By getting himself remanded after making a scene in the Homagama courts, registered bhikku Gnanasara obviously hopes he will become a hero among the constituency that looks to MR for leadership. After the Rajapaksa government fell in January last year, Minister Rajitha Senaratne told this writer that the yahapalana government should give Ven. Gnanasara an award for the services he rendered in toppling the Rajapaksa regime.

One may ask whether anybody, least of all a monk would make it his life’s work to be a spoiler. We have to remember that before he became a household name as a spoiler, he was nothing. So there is an incentive to rather be a spoiler than a nobody. Besides, unless Ven. Gnanasara did what he does, there would be no patronage from overseas like trips to Norway, meetings with Eric Solheim and five year multiple re-entry visas to the USA. He got a multiple re-entry visa to the USA in 2011 when he was a complete non entity. There is no doubt in this writer’s mind that registered bhikku Gnanasara is part of a campaign to destroy Buddhism from within.

The Homagama incident which took place when the Kathikawath Bill was before parliament, has added a new urgency to the process of getting that piece of legislation passed. After some hesitation, the Ven Mahanayake Theras of the Malwatte and Asgiriya chapters have said that it was they who had called on the government to give legal sanction to the Kathkawathas of the various Buddhist nikayas by providing for the registration of the Kathikawathas under an Act of parliament. The Homagama incident should have impressed upon the Ven. Mahanayakes the urgency of the Kathikawath Bill. The courage of the Homagama Magistrate is to be commended. He has done something that should have been done years ago.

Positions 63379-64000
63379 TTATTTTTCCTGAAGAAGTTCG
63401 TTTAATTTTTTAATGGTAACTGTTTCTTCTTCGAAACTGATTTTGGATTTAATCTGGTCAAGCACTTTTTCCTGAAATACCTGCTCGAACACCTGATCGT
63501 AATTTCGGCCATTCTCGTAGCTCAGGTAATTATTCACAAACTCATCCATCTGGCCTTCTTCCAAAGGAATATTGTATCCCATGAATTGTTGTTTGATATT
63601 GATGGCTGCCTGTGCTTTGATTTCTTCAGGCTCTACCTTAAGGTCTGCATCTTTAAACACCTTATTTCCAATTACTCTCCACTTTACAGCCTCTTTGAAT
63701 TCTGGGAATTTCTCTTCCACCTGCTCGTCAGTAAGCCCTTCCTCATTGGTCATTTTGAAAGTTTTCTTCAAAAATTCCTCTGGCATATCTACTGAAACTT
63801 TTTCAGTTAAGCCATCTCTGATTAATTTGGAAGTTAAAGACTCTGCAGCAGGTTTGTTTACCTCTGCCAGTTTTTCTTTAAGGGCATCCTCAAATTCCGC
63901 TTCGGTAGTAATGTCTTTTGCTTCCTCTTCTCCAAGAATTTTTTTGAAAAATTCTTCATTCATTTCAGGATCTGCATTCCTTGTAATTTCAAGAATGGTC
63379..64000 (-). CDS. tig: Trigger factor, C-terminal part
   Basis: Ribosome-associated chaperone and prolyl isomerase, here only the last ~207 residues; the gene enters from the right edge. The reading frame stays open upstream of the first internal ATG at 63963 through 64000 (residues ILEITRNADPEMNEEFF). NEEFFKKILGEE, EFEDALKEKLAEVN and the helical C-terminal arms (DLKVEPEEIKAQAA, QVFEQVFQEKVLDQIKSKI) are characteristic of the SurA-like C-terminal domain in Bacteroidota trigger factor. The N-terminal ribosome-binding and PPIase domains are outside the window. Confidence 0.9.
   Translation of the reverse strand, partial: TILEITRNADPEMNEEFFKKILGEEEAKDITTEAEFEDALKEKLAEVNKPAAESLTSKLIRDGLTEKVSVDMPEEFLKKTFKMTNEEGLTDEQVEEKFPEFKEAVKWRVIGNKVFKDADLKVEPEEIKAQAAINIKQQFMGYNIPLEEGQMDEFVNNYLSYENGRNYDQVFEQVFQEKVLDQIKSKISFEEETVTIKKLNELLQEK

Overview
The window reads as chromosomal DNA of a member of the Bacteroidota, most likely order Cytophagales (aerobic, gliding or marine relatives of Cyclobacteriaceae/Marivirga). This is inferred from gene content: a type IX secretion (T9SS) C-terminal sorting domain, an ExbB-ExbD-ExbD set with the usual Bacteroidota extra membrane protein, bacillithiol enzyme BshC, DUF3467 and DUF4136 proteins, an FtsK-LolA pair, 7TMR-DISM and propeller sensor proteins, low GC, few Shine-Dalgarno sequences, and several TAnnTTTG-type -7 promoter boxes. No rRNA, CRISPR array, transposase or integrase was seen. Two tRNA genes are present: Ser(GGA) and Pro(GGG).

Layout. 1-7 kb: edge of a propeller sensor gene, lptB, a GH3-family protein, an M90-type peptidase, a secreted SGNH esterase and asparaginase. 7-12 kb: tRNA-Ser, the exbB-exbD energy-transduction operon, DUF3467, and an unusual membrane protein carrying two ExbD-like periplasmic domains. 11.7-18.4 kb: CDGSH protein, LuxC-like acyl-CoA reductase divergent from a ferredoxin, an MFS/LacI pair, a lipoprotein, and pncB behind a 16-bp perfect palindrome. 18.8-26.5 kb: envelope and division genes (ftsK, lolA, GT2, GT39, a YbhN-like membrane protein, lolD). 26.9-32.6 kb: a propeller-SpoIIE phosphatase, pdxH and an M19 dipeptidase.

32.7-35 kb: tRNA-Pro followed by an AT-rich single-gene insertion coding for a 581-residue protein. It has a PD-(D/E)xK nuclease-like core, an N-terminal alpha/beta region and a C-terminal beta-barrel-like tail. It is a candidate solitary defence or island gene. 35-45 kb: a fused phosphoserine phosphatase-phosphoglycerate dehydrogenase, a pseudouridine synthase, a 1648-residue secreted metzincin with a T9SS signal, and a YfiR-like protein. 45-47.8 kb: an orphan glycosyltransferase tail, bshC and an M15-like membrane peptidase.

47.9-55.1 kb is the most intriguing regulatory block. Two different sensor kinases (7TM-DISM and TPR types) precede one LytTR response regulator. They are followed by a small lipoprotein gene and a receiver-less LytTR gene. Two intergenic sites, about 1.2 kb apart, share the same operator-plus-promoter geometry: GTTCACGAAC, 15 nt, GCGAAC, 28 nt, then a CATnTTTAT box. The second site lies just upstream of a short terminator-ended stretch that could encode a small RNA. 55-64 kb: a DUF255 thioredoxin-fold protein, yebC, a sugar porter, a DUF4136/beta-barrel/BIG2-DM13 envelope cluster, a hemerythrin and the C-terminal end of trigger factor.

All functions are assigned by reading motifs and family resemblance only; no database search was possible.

It should however be realised that the Kathikawath Bill is by itself a toothless piece of legislation. As of now, even if a bhikku is expelled from his nikaya and the Commissioner General of Buddhist Affairs strikes his name off the register of bhikkus there is no legal mechanism to take the saffron robe off the back of the expelled monk. The Kathikawath (Registrations) Bill provides legal effect to acts done under the Kathikawathas including the expulsion of monks. But it still does not have a mechanism to disrobe expelled monks. An earlier version of the Amendment to the Buddhist Temporalities Ordinance that is also now before parliament had a provision whereby when a monk is expelled by his nikaya and his name struck off the register of bhikkus, the Commissioner General of Buddhist Affairs can inform the Magistrate of the area and the Magistrate can order the expelled bhikku to appear before him in the clothes of a layman. This all-important provision has been omitted from the present Buddhist Temporalities Amendment Bill which is now before parliament. This writer suggests that this provision be either reintroduced to the Buddhist Temporalities Amendment Bill or brought in as a separate piece of legislation in order to give proper legal effect to the power of the Mahanayaka Theras and the karaka sangha sabhas of the various nikayas to maintain discipline among their monks.

http://www.island.lk/index.php?page_cat=article-details&page=article-details&code_title=139427